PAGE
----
After scrutinizing the latest jobs and consumer price index reports, the Federal Reserve elected not to change interest rates this week.
The Federal Open Market Committee kept the target rate between 5.25 percent to 5.5 percent after its meeting Sept. 20. It was the second time in its past three meetings for the FOMC to pause rate hikes. The Federal Reserve has raised rates 525 basis points since early 2022.
“We have covered a lot of ground, and the full effects of our tightening have yet to be felt,” said Federal Reserve Chairman Jerome Powell. “We decided to leave our policy interest rate unchanged and to continue to reduce our securities holdings. Looking ahead, we are in a position to proceed carefully in determining the extent of additional policy firming that may be appropriate. Our decisions will be based on our ongoing assessments of the incoming data and the evolving outlook and risks.”
Powell said the Federal Reserve remains committed to bringing inflation to its 2 percent target.
In August, the annual inflation rate moved from 3 percent to 3.2 percent, according to data from the U.S. Bureau of Labor Statistics. The core index, minus the volatile food and energy prices, was down slightly from July at 4.7 percent.
“Inflation has moderated somewhat since the middle of last year, and longer-term inflation expectations appear to remain well anchored, as reflected in a broad range of surveys of households, businesses, and forecasters, as well as measures from financial markets,” Powell said. “Nevertheless, the process of getting inflation sustainably down to 2 percent has a long way to go.”
Unemployment rose slightly and the pace of job growth slowed in August.
Unemployment ticked up to 3.8 percent from 3.5 percent in July, according to the new report from the Bureau of Labor Statistics. The report noted the number of unemployed persons increased by 514,000 to 6.4 million.
The 187,000 jobs added were down from the annual growth in the past year of 271,000.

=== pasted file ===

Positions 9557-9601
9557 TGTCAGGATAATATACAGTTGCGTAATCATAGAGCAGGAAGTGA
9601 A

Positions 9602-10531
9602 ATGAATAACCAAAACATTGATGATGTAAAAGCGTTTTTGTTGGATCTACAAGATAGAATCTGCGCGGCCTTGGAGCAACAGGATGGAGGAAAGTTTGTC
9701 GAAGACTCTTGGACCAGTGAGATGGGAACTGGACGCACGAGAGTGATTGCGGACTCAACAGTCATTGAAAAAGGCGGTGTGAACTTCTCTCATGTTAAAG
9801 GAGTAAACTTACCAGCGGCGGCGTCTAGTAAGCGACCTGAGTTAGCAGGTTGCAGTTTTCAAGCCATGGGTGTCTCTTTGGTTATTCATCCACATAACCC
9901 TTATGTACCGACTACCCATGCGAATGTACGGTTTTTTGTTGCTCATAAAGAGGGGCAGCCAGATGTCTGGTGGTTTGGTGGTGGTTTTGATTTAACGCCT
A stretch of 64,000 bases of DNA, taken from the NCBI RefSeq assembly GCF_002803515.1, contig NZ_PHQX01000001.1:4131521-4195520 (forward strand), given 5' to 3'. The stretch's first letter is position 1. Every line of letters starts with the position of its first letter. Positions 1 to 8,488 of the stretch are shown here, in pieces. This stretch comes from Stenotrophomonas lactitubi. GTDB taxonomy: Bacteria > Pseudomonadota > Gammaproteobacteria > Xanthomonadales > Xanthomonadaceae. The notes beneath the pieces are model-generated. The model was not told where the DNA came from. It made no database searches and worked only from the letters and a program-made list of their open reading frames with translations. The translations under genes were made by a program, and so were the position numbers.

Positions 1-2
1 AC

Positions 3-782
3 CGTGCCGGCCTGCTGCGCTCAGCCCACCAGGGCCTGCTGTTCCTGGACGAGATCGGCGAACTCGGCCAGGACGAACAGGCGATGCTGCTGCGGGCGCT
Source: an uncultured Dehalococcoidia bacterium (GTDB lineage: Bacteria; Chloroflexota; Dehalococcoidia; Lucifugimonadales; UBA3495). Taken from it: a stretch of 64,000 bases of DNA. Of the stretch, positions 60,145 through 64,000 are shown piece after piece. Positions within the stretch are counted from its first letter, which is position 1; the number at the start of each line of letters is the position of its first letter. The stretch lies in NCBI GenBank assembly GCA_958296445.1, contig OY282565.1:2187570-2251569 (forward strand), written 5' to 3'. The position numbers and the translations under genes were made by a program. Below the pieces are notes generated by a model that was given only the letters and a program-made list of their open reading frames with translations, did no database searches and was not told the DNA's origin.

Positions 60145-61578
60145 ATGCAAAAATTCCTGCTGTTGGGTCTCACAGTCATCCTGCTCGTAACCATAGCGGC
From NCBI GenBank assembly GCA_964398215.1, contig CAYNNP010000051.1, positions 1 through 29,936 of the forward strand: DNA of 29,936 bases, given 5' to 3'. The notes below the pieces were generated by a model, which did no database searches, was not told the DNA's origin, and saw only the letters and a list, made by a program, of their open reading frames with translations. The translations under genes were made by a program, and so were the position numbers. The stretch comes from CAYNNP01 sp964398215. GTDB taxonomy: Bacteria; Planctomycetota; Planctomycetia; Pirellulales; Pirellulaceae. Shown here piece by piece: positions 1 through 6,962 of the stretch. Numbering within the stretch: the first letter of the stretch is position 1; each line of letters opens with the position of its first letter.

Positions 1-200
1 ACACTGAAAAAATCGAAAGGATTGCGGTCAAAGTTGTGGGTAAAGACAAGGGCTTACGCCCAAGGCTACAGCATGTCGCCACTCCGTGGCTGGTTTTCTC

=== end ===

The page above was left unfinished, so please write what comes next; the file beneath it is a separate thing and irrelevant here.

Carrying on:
“The labor market remains tight, but supply and demand conditions continue to come into better balance,” Powell said.
Powell said a soft landing for the economy and avoiding a recession remains a goal, but the commitment to bring down inflation and provide price stability is even more important.
“If you don’t restore price stability, inflation comes back, and you can have a long period where the economy is just very uncertain and it will affect growth, it will affect all kinds of things,” Powell said. “It can be a miserable period to have inflation constantly coming back and the Fed coming in and having to tighten again and again. So the best thing we can do for everyone, we believe, is to restore price stability.
“We fully appreciate the benefits of being able to continue what we see already, which is rebalancing in the labor market and inflation coming down without seeing an important large increase in unemployment, which has been typical of other tightening cycles.”
Powell also acknowledge the uncertainty facing the economy with the United Auto Workers strike, rising oil prices, resumption of student loan payments and a possible government shutdown. All could impact prices and employment moving forward.
“There’s so much uncertainty around these things,” Powell said.